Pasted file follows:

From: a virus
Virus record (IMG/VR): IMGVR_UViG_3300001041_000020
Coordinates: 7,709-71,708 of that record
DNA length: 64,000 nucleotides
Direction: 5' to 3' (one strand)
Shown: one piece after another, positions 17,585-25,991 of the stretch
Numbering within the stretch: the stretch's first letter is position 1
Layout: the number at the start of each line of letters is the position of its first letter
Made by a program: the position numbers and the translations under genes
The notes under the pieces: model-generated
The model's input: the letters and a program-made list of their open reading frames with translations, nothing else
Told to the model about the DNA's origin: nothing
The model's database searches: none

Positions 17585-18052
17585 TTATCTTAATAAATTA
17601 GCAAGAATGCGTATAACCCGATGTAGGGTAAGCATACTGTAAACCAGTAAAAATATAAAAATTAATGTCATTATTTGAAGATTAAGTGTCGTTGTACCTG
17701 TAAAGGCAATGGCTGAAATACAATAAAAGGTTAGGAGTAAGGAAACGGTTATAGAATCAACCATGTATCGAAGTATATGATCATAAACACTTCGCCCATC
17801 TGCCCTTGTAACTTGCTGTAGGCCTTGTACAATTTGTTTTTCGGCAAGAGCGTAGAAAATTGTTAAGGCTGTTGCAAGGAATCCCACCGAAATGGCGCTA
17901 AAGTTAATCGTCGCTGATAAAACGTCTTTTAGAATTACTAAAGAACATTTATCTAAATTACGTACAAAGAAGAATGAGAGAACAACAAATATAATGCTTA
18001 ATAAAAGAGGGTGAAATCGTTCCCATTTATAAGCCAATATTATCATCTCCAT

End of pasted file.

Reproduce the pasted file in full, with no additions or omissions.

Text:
From: a virus
Virus record (IMG/VR): IMGVR_UViG_3300001041_000020
Coordinates: 7,709-71,708 of that record
DNA length: 64,000 nucleotides
Direction: 5' to 3' (one strand)
Shown: one piece after another, positions 17,585-25,991 of the stretch
Numbering within the stretch: the stretch's first letter is position 1
Layout: the number at the start of each line of letters is the position of its first letter
Made by a program: the position numbers and the translations under genes
The notes under the pieces: model-generated
The model's input: the letters and a program-made list of their open reading frames with translations, nothing else
Told to the model about the DNA's origin: nothing
The model's database searches: none

Positions 17585-18052
17585 TTATCTTAATAAATTA
17601 GCAAGAATGCGTATAACCCGATGTAGGGTAAGCATACTGTAAACCAGTAAAAATATAAAAATTAATGTCATTATTTGAAGATTAAGTGTCGTTGTACCTG
17701 TAAAGGCAATGGCTGAAATACAATAAAAGGTTAGGAGTAAGGAAACGGTTATAGAATCAACCATGTATCGAAGTATATGATCATAAACACTTCGCCCATC
17801 TGCCCTTGTAACTTGCTGTAGGCCTTGTACAATTTGTTTTTCGGCAAGAGCGTAGAAAATTGTTAAGGCTGTTGCAAGGAATCCCACCGAAATGGCGCTA
17901 AAGTTAATCGTCGCTGATAAAACGTCTTTTAGAATTACTAAAGAACATTTATCTAAATTACGTACAAAGAAGAATGAGAGAACAACAAATATAATGCTTA
18001 ATAAAAGAGGGTGAAATCGTTCCCATTTATAAGCCAATATTATCATCTCCAT